- The Washington Times - Sunday, May 31, 2009

NEW ORLEANS | Nearly 4,000 Hurricane Katrina victims are being evicted from FEMA trailers this weekend.

Maybe.

“If you do not immediately surrender possession and move out of the unit by May 30, 2009, FEMA will initiate legal action to gain possession of the housing unit,” reads the May 1 note sent to thousands of residents living in the Cavalier model trailers along the Gulf Coast.

However, after FEMA was contacted by The Washington Times with questions about the evictions, the agency released a statement Friday that suggested not everyone will be put out on the street.

“New options are being finalized in the next few days, and no one will face eviction from a temporary unit while transition measures are implemented,” FEMA spokesman Clark Stevens said in the statement.

That will come as a welcome relief to Kevin and Donna Prevost, who have been living in one of the trailers next to their home, still under construction in the Lakeview neighborhood.

“We want to stay with our property,” said Mrs. Prevost, who noted that crime is rampant in homes under construction, with copper pipes and other materials getting stolen in the middle of the night.

“We already lost everything once. We don’t want to lose it again,” Mrs. Prevost said.

One reason it has taken so long for the Prevosts and other families to rebuild: the long wait to get a contractor. Also, when rebuilding began months after the storm passed four years ago, unscrupulous contractors simply took people’s money and then fled the state. In some cases, people lost their life savings, Mr. and Mrs. Prevost said.

“A lot of people were left crying,” Mr. Prevost said.

Robert Green was the first to return to his destroyed neighborhood in the Lower 9th Ward in December 2006 and still occupies a trailer next to a nearly completed house that is part of actor Brad Pitt’s Make It Right project.

“I had to force my way back into the neighborhood,” said Mr. Green, who cites bureaucracy as another impediment to people trying to get back into their homes.

The Lower 9th Ward had the highest rate of homeownership in the city before it was wiped out, and many homes were handed down from generation to generation. But Mr. Green, a Realtor, said folks in his neighborhood “didn’t take care of business at City Hall” and could not provide a title, which the state requires before handing out funding to rebuild under the Road Home program.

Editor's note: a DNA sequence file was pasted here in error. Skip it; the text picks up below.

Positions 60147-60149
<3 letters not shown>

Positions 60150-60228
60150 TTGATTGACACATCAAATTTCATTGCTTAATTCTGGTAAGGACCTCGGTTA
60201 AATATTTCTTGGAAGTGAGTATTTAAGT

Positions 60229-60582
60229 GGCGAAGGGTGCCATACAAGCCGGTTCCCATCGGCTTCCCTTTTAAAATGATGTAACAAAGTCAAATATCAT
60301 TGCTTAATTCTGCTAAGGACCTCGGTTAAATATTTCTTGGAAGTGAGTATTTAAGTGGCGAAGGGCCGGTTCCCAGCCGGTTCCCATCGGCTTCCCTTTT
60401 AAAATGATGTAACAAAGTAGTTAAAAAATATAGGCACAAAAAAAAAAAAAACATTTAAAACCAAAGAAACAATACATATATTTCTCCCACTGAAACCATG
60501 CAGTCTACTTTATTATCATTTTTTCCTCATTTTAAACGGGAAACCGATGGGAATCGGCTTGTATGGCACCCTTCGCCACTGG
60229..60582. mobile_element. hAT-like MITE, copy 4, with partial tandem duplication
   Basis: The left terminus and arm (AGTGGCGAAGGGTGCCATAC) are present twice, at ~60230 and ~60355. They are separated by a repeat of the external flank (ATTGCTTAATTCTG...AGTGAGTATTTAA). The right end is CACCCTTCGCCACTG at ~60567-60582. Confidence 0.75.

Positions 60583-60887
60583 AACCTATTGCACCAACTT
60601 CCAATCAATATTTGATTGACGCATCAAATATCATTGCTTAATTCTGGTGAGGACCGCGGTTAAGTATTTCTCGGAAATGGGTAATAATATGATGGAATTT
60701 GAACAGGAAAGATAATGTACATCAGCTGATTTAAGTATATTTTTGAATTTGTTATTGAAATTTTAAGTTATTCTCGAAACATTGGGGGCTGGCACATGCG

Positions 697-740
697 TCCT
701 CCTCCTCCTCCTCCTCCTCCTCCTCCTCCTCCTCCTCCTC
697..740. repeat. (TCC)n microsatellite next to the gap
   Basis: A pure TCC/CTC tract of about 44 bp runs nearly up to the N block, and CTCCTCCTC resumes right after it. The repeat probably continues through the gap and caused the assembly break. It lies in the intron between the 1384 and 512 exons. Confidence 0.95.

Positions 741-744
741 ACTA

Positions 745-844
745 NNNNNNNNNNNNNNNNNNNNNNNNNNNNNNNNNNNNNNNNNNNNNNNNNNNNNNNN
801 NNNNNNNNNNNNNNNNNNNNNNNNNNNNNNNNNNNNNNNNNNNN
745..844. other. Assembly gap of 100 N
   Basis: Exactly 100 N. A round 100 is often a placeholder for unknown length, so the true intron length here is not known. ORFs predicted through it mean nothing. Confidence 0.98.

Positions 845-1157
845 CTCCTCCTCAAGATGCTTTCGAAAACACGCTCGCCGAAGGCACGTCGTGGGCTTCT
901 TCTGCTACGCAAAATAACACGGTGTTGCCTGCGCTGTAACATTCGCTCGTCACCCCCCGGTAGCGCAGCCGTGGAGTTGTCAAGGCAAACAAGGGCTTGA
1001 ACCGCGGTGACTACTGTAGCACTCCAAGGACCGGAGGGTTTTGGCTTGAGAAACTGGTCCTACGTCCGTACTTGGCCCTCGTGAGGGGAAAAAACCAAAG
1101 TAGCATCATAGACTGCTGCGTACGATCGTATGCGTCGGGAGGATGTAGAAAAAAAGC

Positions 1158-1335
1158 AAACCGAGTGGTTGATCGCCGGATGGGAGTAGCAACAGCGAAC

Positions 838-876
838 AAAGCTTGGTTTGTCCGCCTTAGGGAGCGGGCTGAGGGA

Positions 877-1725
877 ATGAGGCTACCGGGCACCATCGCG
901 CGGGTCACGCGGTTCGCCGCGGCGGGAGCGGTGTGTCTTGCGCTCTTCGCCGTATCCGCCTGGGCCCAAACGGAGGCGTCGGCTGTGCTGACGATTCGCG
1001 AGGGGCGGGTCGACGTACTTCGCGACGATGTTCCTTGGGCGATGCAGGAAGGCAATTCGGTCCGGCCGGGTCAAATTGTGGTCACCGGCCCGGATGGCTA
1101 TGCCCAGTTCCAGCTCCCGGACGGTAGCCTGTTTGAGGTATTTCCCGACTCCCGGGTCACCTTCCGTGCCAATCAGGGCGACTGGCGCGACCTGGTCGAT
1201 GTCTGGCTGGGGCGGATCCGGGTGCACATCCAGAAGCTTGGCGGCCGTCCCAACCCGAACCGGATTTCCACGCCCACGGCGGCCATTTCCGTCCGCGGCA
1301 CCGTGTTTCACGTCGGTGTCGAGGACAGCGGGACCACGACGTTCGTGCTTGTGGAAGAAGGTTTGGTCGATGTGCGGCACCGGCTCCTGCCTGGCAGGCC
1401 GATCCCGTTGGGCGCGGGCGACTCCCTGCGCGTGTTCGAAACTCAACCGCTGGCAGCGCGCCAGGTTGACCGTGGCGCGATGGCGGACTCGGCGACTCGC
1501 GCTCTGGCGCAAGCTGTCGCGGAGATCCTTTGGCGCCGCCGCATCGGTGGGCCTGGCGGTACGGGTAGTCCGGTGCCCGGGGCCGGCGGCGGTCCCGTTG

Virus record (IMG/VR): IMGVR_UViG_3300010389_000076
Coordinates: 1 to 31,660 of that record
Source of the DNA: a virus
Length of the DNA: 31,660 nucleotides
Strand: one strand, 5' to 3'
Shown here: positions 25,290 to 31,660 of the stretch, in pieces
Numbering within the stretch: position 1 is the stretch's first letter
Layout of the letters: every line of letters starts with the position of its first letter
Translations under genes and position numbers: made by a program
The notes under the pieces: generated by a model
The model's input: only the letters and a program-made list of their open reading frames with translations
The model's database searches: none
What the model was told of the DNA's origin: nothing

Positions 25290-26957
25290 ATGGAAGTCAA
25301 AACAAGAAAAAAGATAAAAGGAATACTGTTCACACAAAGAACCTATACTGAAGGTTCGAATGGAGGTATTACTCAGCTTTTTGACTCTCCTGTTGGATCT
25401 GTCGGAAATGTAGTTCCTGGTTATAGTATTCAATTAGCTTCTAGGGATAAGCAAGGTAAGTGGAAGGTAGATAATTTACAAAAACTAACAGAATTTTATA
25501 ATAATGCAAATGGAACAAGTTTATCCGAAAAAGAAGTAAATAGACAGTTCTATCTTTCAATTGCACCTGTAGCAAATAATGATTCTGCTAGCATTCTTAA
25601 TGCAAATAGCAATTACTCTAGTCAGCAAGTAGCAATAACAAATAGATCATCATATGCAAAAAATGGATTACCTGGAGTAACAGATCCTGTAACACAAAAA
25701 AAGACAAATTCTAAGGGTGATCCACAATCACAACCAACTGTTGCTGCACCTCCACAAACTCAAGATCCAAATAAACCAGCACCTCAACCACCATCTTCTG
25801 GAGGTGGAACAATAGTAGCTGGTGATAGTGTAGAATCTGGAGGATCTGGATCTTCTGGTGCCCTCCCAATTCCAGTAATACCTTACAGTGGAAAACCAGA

“The Road Home process has taken years,” Mr. Green said. “The difference is bureaucracy. Mississippi just handed you a check. Here, you had to do title research and prove that you owned the property you lived at all your life. That’s hard for old people to understand.”

Mr. Green said he obtained an extension before the deadline arrived this weekend to stay in his trailer.

“I’m not worried about FEMA coming in to take the trailer. If worse came to worse, I could camp out.”

FEMA provided housing for 139,000 families after the storm, but now the trailers are a rare sight in the New Orleans area.

FEMA’s Mr. Stevens did not answer some questions submitted in writing, including questions about how many times the agency has set deadlines for residents to move out of the trailers, or lessons learned from Katrina.

Martha J. Kegel, executive director of Unity of Greater New Orleans, a homelessness-assistance agency, says the reprieve notice is probably too late.

“FEMA has a deadline every six months,” Ms. Kegel said. “A lot of people will leave just because they were told to leave and get out.

“The stress that puts on people is amazing. It’s like living under a death sentence, and then they get a reprieve. They are afraid the government will show up any day and take their trailer.

“The threats of eviction have been an unbearable struggle; it’s like constantly having a gun pointed at your head,” Ms. Kegel said.

The only option for many is to move into gutted homes, or if they have no home under construction, back to the street, she said.

“Every time FEMA does a massive push to get people out of the trailers, there are people with nowhere to live. Eventually, they end up homeless and being our problem,” she said.

In his statement, Mr. Stevens noted that living in temporary housing for the last four years has been “a difficult time.”

“We remain committed to working with these families on a case-by-case basis so they have the help they need to secure more permanent housing,” Mr. Stevens said.

Mr. Green praised FEMA and says it has come a long way since the maligned agency was criticized for mishandling the recovery after the storm.

“FEMA used to be a bad four-letter word in the ward, but their reputation has changed now,” Mr. Green said. “They’ve become a better agency than it used to be, but they have not gotten to the point where they know how to do everything.”


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